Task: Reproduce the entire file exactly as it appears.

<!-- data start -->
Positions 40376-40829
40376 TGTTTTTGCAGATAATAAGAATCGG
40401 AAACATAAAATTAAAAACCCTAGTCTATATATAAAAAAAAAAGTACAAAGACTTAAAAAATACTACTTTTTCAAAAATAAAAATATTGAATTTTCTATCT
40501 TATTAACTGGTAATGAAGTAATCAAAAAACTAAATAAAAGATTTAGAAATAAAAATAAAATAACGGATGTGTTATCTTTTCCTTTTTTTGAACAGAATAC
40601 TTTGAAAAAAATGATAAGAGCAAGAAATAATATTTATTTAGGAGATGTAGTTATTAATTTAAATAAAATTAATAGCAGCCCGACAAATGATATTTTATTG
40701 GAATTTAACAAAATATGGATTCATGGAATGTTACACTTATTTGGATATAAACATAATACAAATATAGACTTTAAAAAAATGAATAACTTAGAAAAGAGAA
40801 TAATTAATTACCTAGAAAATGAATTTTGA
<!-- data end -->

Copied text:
Positions 40376-40829
40376 TGTTTTTGCAGATAATAAGAATCGG
40401 AAACATAAAATTAAAAACCCTAGTCTATATATAAAAAAAAAAGTACAAAGACTTAAAAAATACTACTTTTTCAAAAATAAAAATATTGAATTTTCTATCT
40501 TATTAACTGGTAATGAAGTAATCAAAAAACTAAATAAAAGATTTAGAAATAAAAATAAAATAACGGATGTGTTATCTTTTCCTTTTTTTGAACAGAATAC
40601 TTTGAAAAAAATGATAAGAGCAAGAAATAATATTTATTTAGGAGATGTAGTTATTAATTTAAATAAAATTAATAGCAGCCCGACAAATGATATTTTATTG
40701 GAATTTAACAAAATATGGATTCATGGAATGTTACACTTATTTGGATATAAACATAATACAAATATAGACTTTAAAAAAATGAATAACTTAGAAAAGAGAA
40801 TAATTAATTACCTAGAAAATGAATTTTGA